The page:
With this formula, the only case where it is impossible to hit is when accuracy is 0%, and dodge is 100%. Furthermore, you get perfect chance of hitting when either accuracy is 100% or dodge is 0%.

Notes:

• If you use 1/x instead of 1-x your distribution will be asymptotic (probabilities approach infinity, and of course you have division by 0). Don't do that.
• The formula might have problems when a variable goes over 100%. Because 1-x would be negative. If accuracy is less or equal to 100%, clamp dodge to 100%. If accuracy is greater than 100%, you can either clamp both to 100%, or only clamp dodge to 100% - accuracy/(100% - accuracy), which allows values of dodge over 100% result in less probability than accuracy.

## Dodge is paramount

When dodge is 100%, there is no chance of hitting. Even if accuracy is 100%, when dodge is 100%, accuracy does not matter.

For this formula, accuracy means more chance of hitting, insofar dodge allows it. In fact, the probability of hitting will never be greater than 100% - dodge. And we accomplish that by using it as a factor for accuracy.

This is the formula:

probability = accuracy * (100% - dodge)


Here the only way to have perfect chance of hitting is when dodge is 0% and accuracy is 100%. If either dodge is 100%, or accuracy is 0% it is impossible to hit.

Note: Here we also have a case of 1-x. However, being a formula of a single term, your options are to clamp both variables to 100%, or clamp the result (which is how you would handle negatives).

## Generalization

So, you want something kind of in the middle?

This is the difference of the two formulas:

nuonce = accuracy * dodge + (100% - accuracy)(100% - dodge)


Now you can explore a continuum between the two formulas like this:

probability = accuracy * (100% - dodge) + nuonce * f


Where f goes from 0 to 1.

Regardless of f. When accuracy is 100% and dodge is 0%, it always hits. And when accuracy is 0% and dodge is 100%, it is impossible to hit.

When f = 1 you get the first formula, and when f = 0 you get the second. Furthermore, f is the probability when accuracy and dodge are both 0% or when they are both 100%.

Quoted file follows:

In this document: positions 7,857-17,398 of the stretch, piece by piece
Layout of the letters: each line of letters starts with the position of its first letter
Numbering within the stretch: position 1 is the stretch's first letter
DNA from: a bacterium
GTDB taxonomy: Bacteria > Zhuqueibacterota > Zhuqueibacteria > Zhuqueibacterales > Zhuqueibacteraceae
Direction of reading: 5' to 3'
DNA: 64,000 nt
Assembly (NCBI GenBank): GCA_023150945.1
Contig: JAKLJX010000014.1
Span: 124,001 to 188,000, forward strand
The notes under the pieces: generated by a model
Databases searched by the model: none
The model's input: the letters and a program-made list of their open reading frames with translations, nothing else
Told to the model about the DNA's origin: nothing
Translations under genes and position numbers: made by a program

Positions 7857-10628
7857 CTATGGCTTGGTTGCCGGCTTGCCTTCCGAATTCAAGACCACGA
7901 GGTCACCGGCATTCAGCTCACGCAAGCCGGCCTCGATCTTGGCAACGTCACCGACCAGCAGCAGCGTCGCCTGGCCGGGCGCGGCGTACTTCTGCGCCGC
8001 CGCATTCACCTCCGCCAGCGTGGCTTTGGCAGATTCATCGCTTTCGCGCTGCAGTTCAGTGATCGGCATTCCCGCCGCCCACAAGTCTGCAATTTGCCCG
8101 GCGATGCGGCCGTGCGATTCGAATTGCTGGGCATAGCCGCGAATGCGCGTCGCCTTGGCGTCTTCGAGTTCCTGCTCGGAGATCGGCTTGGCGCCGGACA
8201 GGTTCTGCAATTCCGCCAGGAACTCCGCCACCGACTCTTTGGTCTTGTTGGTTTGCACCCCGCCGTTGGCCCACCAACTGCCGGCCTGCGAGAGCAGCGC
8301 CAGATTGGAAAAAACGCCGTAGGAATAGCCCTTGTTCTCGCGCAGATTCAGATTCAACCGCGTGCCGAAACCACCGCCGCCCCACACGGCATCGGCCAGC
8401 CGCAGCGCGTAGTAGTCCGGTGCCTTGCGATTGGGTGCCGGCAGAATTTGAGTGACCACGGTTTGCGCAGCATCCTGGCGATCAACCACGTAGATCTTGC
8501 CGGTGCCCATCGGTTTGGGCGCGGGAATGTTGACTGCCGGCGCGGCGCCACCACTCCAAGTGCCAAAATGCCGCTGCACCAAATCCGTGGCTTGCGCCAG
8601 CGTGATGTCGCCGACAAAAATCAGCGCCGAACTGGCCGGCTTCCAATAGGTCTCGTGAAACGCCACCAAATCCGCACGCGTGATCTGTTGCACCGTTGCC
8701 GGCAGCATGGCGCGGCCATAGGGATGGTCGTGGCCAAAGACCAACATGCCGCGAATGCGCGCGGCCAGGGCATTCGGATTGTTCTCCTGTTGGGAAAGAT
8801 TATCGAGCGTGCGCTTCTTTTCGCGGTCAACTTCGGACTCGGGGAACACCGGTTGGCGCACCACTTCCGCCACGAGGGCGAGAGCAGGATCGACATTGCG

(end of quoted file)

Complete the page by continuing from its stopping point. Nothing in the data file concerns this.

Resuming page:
There is an special case: When f = 0.5, the formula is a plane (for all other values, we have an hyperbolic paraboloid a.k.a. a saddle). For f = 0.5 the formula simplifies to this:

probability = 50% * (accuracy - dodge + 100%)


As you can see, in this special case, you get 50% whenever accuracy and dodge are equal (not only when they are both 0% or both 100%, which is true for any value of f).

## Skewing

If you want to control the probability when both dodge and accuracy are 0% independently of the probability when both dodge and accuracy are 100%, there is a way. Notice that the formula I gave you for nuonce has two terms:

nuonce = accuracy * dodge + (100% - accuracy)(100% - dodge)


I could have expressed the difference multiple ways, but this terms has a meaning. It will be clearer here:

probability = accuracy * (100% - dodge)
+ p * accuracy * dodge
+ q * (100% - accuracy)(100% - dodge)


Now p is the probability when both accuracy and dodge are 100%. And q is the probability when both accuracy and dodge are 0%.

All that is missing is for you to decide.

• This is very helpful, The only issue is it does not solve the issue of using stats. (ie: Stat mod and dex) its completely skill based, making your (character) "to_hit_stat" and the monsters dex completely useless. But does give me a good starting point to understand which direction to go. Aug 4, 2021 at 19:36
• @KyleAdams I have no idea what stat mod, dex, and to_hit_stat should do or relate to each other. If you have some examples of inputs and output, perhaps I can figure out something. Accuracy and Dodge is the only part that made some sense to me, and even there, I still don't know what the probability of hitting should be when they are both 100%. Aug 4, 2021 at 19:59
• It seems like I am not the only one who can't make any sense of that. @KyleAdams If you answered the clarification requests I posted on the question, then you might get more relevant answers. Aug 6, 2021 at 10:17
• I was going the wrong way, this actually works for my use cases Aug 6, 2021 at 14:40